Because most philosophies that frown on reproduction don't survive.

Thursday, September 29, 2005

Pro-Life/Pro-Choice Demographics

SurveyUSA has an interesting study out where they asked people if they identified as pro-life, pro-choice or were unsure. You can click on each state to see some interesting breakdowns at the state level.

Couple of things that I noticed, mostly doing comparisons between California (a very liberal state I've lived in) and Texas (the fairly conservative state I now live in.)

In Texas, young people are more pro-life than middle aged people. In California, the young people are the least pro-life. However, in California 5% fewer young people are pro-choice than middle aged people. Those five percent list themselves as "not sure".

In both states, people who never attend church are overwhelmingly pro-choice, while those who attend church "regularly" are majority pro-life -- though in CA it's a slim majority (51% to 36% with 12% undecided). In TX, the number of pro-choice church attenders is only slightly lower (34%) but the number of undecideds is much lower (only 5%) with the extra people going into the pro-life column. It almost makes it look as if aprox 35% of church-goers are determined to be pro-choice no matter what they hear from the pulpit or the wider culture, but in a more conservative state fewer religious people fall back on "don't know".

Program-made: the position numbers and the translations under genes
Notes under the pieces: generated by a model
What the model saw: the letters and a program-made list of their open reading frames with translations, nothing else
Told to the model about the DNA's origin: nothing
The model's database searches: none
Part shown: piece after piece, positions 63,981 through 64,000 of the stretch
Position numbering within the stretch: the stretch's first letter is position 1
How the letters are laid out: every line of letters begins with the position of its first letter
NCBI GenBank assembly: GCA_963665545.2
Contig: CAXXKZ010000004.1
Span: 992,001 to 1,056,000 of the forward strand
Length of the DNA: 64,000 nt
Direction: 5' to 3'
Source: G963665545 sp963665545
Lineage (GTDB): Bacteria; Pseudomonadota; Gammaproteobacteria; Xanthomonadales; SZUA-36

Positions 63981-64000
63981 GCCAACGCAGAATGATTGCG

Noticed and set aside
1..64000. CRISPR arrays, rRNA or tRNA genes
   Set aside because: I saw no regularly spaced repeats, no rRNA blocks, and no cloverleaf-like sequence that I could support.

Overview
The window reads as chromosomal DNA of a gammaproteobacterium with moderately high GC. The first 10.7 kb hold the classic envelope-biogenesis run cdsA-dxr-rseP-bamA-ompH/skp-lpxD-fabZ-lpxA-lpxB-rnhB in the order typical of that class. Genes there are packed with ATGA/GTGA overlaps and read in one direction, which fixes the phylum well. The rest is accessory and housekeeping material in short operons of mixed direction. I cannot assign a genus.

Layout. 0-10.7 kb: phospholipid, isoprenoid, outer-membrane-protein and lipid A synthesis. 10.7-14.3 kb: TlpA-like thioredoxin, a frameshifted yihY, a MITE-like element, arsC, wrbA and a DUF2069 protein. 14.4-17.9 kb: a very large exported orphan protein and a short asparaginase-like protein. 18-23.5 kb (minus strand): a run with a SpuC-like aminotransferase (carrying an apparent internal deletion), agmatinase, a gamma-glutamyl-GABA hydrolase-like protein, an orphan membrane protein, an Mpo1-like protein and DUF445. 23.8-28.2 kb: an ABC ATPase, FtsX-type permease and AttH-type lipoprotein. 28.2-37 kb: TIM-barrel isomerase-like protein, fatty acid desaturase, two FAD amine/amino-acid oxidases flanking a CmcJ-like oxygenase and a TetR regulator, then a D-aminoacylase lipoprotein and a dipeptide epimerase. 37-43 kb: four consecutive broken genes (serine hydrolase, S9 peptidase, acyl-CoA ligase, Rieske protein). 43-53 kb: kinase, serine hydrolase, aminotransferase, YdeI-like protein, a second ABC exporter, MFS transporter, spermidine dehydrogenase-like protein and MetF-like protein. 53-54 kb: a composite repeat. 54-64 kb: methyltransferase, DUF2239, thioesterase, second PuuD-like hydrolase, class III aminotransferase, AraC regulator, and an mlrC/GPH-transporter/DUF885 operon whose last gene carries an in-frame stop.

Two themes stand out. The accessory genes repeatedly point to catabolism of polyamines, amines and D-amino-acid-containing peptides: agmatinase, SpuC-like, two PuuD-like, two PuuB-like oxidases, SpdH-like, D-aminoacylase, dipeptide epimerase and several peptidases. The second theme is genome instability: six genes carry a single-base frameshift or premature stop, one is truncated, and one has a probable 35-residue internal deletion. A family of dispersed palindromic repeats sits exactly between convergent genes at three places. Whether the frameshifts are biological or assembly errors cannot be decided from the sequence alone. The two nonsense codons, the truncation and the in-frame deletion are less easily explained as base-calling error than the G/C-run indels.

In both states, people who describe themselves as "conservative" are more universally pro-life than people who identify themselves as Republicans. Similarly people who describe themselves as "liberal" are more overwhelmingly pro-choice than people who identify themselves as Democrats.

"Whites" are more pro-life than "blacks", "Hispanics" or "others". I assume that trend would break down if you normalized for religious fervor and income level, but the survey doesn't seem to have done that.

In California men are more pro-choice than women, while in Texas equal percentages of both men and women identify as "pro-choice" but more men than women identify as "pro-life". (More women than men fall into the "not sure" category.)

I'm not sure what it all means, but it's definitely all interesting.

1 comment:

Anonymous said...

measure education, class and birth rates as comparisons